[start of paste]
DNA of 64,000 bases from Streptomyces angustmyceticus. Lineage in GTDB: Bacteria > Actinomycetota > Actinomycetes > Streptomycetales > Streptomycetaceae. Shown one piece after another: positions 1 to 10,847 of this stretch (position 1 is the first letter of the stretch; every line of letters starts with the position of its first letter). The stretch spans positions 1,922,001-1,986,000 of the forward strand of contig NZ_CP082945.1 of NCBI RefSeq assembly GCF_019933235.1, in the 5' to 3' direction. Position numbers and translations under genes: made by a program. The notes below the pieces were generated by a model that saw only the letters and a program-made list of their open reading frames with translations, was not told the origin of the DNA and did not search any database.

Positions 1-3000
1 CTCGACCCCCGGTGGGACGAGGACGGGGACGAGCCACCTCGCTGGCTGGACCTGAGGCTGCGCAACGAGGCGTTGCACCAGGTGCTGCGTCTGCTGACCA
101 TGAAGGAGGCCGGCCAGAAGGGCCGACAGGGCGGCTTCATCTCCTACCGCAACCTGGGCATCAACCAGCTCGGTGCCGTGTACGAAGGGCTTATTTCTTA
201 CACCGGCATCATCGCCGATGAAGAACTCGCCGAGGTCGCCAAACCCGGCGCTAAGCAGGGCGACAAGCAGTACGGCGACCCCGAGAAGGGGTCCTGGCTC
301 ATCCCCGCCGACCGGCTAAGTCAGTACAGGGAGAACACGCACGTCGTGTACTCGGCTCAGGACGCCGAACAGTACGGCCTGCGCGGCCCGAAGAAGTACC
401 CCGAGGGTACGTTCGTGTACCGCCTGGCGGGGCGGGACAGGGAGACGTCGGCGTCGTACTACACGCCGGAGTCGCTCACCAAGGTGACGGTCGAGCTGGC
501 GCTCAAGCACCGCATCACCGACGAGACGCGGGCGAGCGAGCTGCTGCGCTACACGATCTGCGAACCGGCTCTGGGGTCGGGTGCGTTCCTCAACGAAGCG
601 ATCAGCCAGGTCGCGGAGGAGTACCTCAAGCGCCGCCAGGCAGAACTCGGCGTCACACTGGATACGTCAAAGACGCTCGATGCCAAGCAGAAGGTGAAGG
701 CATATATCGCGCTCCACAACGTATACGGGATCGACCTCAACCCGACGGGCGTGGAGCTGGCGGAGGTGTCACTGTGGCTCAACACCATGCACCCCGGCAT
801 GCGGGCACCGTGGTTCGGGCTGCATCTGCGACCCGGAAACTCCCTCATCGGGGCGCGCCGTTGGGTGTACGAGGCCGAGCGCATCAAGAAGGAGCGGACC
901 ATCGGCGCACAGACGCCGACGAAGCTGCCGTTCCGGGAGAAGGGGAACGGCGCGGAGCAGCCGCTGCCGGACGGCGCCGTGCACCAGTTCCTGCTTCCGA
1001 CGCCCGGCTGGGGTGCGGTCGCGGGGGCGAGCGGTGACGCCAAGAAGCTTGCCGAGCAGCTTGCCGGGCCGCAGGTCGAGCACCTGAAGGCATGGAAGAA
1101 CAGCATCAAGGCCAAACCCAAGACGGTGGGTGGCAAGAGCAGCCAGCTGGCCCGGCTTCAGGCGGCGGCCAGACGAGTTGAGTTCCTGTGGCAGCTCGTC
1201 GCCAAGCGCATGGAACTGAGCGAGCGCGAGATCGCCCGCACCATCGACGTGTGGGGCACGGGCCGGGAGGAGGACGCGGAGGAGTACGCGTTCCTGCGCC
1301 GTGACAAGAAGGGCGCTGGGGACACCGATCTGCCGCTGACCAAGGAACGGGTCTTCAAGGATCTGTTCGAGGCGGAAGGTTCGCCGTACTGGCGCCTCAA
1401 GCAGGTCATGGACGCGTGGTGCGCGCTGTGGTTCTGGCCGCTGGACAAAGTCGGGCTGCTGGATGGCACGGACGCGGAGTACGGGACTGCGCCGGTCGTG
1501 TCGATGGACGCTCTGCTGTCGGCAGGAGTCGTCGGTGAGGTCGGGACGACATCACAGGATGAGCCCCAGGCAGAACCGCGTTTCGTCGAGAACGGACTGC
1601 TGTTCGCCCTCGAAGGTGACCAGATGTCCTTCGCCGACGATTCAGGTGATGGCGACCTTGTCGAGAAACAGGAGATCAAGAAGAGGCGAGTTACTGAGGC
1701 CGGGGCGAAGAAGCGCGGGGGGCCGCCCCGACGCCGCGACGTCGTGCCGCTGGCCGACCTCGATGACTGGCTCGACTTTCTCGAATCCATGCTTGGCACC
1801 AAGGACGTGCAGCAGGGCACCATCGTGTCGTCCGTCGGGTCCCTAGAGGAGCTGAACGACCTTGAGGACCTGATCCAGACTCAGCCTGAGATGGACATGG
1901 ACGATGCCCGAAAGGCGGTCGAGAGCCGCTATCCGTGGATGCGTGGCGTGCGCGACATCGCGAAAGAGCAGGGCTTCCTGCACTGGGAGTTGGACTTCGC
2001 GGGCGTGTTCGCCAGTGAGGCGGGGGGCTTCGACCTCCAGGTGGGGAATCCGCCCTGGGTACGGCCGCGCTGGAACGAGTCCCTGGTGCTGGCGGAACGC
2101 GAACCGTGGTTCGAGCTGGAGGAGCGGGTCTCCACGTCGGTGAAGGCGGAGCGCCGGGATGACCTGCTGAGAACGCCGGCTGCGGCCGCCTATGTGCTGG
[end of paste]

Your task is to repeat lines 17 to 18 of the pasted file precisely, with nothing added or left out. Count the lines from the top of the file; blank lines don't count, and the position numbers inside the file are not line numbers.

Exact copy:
1401 GCAGGTCATGGACGCGTGGTGCGCGCTGTGGTTCTGGCCGCTGGACAAAGTCGGGCTGCTGGATGGCACGGACGCGGAGTACGGGACTGCGCCGGTCGTG
1501 TCGATGGACGCTCTGCTGTCGGCAGGAGTCGTCGGTGAGGTCGGGACGACATCACAGGATGAGCCCCAGGCAGAACCGCGTTTCGTCGAGAACGGACTGC